Written pre-9/11, this is a slim volume from Chomsky that outlines the broad strokes of the Universal Declaration of Human Rights and the ways in which the United States wantonly violates its precepts. At least one third of the pages of my copy are highlighted, and I’m scared to imagine what it might look like it he issued a newly edited version to include events that have taken place after the 1990s.
One case was in 1978, when the spokesman for the “dirty dozen” at Vienna, Indonesia, was running out of arms in its attack against East Timor, then approaching genocidal levels, so that the Carter Administration had to rush even more military supplies to its bloodthirsty friend. Another arose a year later, when the Administration sought desperately to keep Somoza’s National Guard in power after it had slaughtered some 40,000 civilians, finally evacuating commanders in planes disguised with Red Cross markings (a war crime), to Honduras, where they were reconstituted as a terrorist force under the direction of Argentine neo-Nazis. Such matters too fall among the facts “that it `wouldn’t do’ to mention.”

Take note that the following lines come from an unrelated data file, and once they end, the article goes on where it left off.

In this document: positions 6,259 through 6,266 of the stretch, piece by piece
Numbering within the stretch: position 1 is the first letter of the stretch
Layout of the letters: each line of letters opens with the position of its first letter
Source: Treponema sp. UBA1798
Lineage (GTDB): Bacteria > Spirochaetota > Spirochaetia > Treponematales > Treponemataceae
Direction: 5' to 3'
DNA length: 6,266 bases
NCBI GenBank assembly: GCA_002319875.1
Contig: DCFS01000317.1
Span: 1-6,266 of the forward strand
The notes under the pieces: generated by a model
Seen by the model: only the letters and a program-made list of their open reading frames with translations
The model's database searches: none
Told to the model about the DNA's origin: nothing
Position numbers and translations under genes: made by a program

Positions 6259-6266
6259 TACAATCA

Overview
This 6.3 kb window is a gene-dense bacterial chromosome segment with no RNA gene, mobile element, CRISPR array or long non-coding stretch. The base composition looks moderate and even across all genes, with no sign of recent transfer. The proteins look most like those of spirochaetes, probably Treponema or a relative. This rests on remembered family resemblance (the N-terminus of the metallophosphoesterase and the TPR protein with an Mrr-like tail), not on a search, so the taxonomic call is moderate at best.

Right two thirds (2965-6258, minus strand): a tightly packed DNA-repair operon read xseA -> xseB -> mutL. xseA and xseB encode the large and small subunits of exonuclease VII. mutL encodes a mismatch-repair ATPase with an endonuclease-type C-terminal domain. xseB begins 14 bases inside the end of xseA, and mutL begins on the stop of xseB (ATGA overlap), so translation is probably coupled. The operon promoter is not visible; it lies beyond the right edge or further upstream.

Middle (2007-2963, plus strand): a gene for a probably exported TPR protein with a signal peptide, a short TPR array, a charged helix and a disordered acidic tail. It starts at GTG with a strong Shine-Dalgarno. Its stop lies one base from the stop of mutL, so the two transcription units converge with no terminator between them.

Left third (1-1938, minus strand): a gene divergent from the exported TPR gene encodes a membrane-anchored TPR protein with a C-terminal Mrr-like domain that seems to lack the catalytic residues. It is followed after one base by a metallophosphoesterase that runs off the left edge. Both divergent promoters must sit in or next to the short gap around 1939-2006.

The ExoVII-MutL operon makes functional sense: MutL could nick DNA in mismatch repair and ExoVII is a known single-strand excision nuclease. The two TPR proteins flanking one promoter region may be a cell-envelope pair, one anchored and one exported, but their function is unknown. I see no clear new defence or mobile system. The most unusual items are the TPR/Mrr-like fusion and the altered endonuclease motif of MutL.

And of course, let’s not leave out Haiti,
Bush’s “appalling” refugee policy was bitterly condemned by candidate Bill Clinton, whose first act as President was to make the illegal blockade still harsher, along with other measures to sustain the junta, to which we return … Of the more than 24,000 Haitians intercepted by U.S. forces from 1981 through 1990, 11 were granted asylum as victims of political persecution (in comparison with 75,000 out of 75,000 Cubans). In these years of terror and repression, Washington allowed 28 asylum claims. During Aristide’s 7-month tenure, with violence and repression radically reduced, 20 were allowed from a refugee pool 1/50th the scale. Practice returned to normal after the military coup and the renewed terror.
Addressing Article 14 of the UDHR,
The contempt for Article 14 is by no means concealed. A front-page story in the Newspaper of Record on harsh new immigration laws casually records the fact and explains the reasons:
Because the United States armed and financed the army whose brutality sent them into exile, few Salvadorans were able to obtain the refugee status granted to Cubans, Vietnamese, Kuwaitis and other nationalities at various times. The new law regards many of them simply as targets for deportation [though they were fleeing] a conflict that lasted from 1979 until 1992, [when] more than 70,000 people were killed in El Salvador, most of them by the American-backed army and the death squads it in turn supported, [forcing] many people here to flee to the United States.
… and on and on. The book itself runs 57 pages, with 12 pages of footnotes and pages 69 through 78 comprising a copy of the actual UDHR. A quick and worthwhile read.